95 years ago, a 21-year old second baseman made his big league debut for the New York Giants. Andy Cohen, who was born in Baltimore but later moved to El Paso, had graduated from El Paso High School just three years earlier. Cohen played a full season for the Giants in 1928 and he hit .274 with 9 home runs and 59 RBIs. Giants Manager John McGraw traded away star Rogers Hornsby prior to the 1928 season to make room for Cohen as his full-time second baseman. Cohen got off to a hot start that year, including a big opening day performance against Hornsby's Boston Braves. Following the 5-2 win, Jewish fans rushed the field at the Polo Grounds and carried Cohen on their shoulders in celebration. In the picture below, Cohen (left) and Hornsby shake hands prior to the Giants and Braves meeting for the first time during that 1928 season.

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How popular was Cohen in New York City circa 1928? So much so that he posed for a photo (second from left) with other sports greats, including Babe Ruth and Lou Gehrig following the season to support New York governor Al Smith and his presidential run.

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Cohen was having a solid season in 1929, and despite batting .294 in 101 games, McGraw sent him back to the Minor Leagues late in the season because he thought that he was slowing down and playing hurt. Cohen's son Hank told me that Giants players were afraid to disclose of their injuries to McGraw, because he would immediately send then back to the Minors. Cohen played hurt during his time in New York, but he did not want his manager to know about his injuries. Nonetheless, he did not realize that his Major League career would be over before he turned 25. After playing well for two seasons in the Minors, Cohen broke his ankle the day he was supposed to return to the Giants in 1931 and the following year, McGraw retired from baseball due to a sinus condition. Although Cohen would play another 10 seasons in the Minor Leagues, he never received another call back to the Giants or any other Big League team.

Over the last 10-plus years, I have worked at Townsquare Media with Marina Lee, Andy Cohen's daughter. When we started talking about her dad, she told me that she still has his baseball glove from his playing days. When I had a chance to take a look at it, I was amazed at how well preserved the glove was after all these years. There were no cracks in the leather and it looked brand new.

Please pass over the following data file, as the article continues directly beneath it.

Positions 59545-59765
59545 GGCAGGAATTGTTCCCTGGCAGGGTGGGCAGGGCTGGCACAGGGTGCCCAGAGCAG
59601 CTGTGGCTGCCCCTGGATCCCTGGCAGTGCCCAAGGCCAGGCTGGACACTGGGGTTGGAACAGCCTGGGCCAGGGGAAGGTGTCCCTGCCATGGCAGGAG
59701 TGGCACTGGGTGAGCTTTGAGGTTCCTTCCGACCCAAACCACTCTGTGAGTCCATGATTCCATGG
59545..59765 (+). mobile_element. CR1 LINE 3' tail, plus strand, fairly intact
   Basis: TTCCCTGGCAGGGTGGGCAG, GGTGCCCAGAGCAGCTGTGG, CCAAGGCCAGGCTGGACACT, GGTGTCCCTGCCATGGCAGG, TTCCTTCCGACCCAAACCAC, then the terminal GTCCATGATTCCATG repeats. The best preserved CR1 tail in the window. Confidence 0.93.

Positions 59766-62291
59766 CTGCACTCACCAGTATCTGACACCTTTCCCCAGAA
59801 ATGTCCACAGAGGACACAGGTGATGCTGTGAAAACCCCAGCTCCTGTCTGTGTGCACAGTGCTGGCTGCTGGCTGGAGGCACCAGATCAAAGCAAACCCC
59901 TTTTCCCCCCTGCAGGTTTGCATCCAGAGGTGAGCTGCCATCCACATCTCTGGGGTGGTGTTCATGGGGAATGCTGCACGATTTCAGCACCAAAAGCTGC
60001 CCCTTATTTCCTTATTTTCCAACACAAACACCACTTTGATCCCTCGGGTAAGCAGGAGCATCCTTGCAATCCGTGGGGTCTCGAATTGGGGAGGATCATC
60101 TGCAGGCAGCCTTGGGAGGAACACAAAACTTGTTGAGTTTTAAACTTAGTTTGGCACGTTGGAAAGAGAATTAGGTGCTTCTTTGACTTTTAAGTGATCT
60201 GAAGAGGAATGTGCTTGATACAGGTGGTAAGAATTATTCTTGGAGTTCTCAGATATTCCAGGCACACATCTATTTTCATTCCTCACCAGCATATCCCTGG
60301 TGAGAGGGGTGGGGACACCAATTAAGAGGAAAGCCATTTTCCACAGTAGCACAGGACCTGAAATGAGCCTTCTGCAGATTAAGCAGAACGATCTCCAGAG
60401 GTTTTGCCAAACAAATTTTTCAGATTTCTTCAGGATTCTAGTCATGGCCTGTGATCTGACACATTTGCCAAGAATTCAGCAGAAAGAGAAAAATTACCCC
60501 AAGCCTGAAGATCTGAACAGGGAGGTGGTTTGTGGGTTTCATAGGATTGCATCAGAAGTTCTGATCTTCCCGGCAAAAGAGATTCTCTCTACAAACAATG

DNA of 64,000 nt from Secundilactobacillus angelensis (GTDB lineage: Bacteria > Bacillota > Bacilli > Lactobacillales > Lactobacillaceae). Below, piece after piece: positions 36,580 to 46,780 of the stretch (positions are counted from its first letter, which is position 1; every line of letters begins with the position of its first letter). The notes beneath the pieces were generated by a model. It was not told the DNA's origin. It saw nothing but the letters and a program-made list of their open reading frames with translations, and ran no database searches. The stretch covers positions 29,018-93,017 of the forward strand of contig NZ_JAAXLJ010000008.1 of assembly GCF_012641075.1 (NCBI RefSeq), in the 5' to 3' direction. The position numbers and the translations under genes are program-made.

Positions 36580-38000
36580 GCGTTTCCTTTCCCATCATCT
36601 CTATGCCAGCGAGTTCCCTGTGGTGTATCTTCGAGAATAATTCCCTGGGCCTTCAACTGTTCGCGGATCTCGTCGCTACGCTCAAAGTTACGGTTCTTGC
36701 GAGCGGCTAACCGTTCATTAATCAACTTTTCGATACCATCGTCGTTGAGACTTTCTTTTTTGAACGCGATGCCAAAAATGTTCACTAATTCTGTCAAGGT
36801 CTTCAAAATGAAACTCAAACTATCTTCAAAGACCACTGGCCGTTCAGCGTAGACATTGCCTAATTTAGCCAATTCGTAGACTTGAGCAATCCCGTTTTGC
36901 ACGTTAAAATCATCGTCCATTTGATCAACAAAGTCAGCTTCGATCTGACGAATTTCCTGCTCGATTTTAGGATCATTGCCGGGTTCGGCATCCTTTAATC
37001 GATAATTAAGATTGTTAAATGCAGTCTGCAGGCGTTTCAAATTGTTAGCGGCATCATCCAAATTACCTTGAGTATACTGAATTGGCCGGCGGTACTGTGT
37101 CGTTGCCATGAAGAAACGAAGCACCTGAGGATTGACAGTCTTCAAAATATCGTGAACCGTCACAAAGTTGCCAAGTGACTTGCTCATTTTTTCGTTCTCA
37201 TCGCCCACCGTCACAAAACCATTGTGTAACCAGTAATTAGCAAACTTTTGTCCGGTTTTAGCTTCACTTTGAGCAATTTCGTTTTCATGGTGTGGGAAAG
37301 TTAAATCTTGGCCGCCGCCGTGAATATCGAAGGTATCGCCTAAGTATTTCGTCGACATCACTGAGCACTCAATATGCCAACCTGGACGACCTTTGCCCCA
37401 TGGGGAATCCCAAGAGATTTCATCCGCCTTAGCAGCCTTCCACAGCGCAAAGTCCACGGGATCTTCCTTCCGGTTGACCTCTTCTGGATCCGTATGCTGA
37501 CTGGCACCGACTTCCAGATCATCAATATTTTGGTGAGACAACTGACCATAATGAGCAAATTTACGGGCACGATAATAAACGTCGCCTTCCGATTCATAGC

Steve Kaplowitz
Steve Kaplowitz
Steve Kaplowitz

To try and get a date on when this glove was made, I reached out to Jim Daniel, a long time baseball glove collector who operates a website devoted to his passion. Daniel has all of the Wilson baseball glove catalogues from the 1920s and 1930s and he helped me narrow down the year the glove was given to Andy. Based on the original Wilson stampings, the glove appears to have originated between 1937 and 1939. At that time, he was playing in Minneapolis. What is even more fascinating is that the glove is a Rogers Hornsby model 648LX. The "L" stands for long fingers and the "X" is a designation for a professional-issued mitt. Daniel also told me that he doubts that Cohen ever played with the glove, since the silver stampings are still visible. Those would wear off as soon as the mitt was broken in. He called it one of the nicest gloves from that era that he had seen.

Although Cohen did not have a baseball card made when he debuted for the Giants in the late 1920s, he was featured on a 1933 Goudey while playing in the Minor Leagues. According to Pro Sports Authenticators (PSA), the highest graded version of the card, a Near Mint to Mint 8 was sold for $14,400 via Heritage Auctions in January, 2019.

Steve Kaplowitz

Cohen's playing career would end in 1942, and he went on to spend 16 seasons as a manager in Minor League baseball. He also served as coach for the Philadelphia Phillies in 1960, and won his only game as big league manager that season. Following his retirement from professional baseball, he (along with his brother Syd) started the baseball program at then Texas Western and often is regarded as one of El Paso's greatest sports figures ever.

As for the vintage Wilson signature model infielder's glove, there is no current estimate on its value. Most vintage player signature model gloves from that time period are being offered for sale starting at around $500. For Marina and the entire Cohen family, it's priceless.

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